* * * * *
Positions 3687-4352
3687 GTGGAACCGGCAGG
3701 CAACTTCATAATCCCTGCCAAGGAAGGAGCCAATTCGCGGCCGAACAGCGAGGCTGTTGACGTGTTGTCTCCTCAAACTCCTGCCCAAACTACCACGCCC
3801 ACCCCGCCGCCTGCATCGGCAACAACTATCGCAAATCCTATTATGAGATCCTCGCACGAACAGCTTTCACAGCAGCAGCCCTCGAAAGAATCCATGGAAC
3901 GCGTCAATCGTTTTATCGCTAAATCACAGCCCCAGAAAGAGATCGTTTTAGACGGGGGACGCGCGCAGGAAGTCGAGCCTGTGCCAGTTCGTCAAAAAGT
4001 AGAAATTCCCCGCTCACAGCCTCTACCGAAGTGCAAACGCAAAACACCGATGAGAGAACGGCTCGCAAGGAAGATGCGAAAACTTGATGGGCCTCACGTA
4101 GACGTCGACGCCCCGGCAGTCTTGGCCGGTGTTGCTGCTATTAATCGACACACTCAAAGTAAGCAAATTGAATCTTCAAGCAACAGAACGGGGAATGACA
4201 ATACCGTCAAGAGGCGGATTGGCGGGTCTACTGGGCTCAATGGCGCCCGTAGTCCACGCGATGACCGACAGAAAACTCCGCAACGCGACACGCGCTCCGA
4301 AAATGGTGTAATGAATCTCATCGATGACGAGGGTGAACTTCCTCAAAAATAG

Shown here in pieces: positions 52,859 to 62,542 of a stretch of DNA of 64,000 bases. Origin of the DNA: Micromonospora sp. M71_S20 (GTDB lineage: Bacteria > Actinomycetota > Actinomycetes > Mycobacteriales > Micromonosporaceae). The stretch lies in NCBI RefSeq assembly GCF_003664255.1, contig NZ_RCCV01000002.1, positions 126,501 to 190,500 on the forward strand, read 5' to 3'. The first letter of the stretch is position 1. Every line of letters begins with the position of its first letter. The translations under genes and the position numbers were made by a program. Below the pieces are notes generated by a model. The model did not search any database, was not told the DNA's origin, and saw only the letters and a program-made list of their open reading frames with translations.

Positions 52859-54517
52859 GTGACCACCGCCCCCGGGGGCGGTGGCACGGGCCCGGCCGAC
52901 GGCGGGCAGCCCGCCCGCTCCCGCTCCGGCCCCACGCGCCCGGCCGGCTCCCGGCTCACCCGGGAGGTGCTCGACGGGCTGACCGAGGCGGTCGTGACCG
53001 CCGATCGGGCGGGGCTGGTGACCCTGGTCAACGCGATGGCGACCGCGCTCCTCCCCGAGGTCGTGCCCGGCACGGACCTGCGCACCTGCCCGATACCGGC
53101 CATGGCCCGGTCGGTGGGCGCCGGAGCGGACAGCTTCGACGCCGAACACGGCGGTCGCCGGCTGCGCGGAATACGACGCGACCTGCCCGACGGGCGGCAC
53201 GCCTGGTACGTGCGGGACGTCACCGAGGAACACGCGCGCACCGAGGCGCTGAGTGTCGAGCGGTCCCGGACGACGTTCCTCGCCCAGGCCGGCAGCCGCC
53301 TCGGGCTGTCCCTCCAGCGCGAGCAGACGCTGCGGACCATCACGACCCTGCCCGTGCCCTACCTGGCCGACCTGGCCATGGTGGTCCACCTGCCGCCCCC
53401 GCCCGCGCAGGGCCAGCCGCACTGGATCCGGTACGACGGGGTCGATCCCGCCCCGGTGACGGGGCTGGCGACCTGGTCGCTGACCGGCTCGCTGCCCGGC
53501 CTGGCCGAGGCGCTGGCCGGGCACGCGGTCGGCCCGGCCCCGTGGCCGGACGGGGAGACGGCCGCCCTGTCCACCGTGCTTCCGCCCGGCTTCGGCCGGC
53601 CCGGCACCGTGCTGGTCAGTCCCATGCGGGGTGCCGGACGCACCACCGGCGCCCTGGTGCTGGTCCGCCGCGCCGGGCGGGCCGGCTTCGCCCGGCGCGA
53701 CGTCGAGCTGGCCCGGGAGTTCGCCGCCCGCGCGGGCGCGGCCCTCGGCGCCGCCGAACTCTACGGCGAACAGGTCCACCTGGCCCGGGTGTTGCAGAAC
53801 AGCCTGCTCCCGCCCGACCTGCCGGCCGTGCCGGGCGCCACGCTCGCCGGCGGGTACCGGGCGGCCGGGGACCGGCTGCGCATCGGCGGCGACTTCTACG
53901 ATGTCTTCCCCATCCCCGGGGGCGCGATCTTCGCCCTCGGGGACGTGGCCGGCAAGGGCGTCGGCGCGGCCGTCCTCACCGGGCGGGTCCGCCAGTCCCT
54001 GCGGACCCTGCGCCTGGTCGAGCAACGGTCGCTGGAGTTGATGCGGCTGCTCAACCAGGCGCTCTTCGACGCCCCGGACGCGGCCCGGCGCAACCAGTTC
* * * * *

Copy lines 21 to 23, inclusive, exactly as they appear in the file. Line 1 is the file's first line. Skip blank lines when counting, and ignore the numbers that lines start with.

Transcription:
53701 CGTCGAGCTGGCCCGGGAGTTCGCCGCCCGCGCGGGCGCGGCCCTCGGCGCCGCCGAACTCTACGGCGAACAGGTCCACCTGGCCCGGGTGTTGCAGAAC
53801 AGCCTGCTCCCGCCCGACCTGCCGGCCGTGCCGGGCGCCACGCTCGCCGGCGGGTACCGGGCGGCCGGGGACCGGCTGCGCATCGGCGGCGACTTCTACG
53901 ATGTCTTCCCCATCCCCGGGGGCGCGATCTTCGCCCTCGGGGACGTGGCCGGCAAGGGCGTCGGCGCGGCCGTCCTCACCGGGCGGGTCCGCCAGTCCCT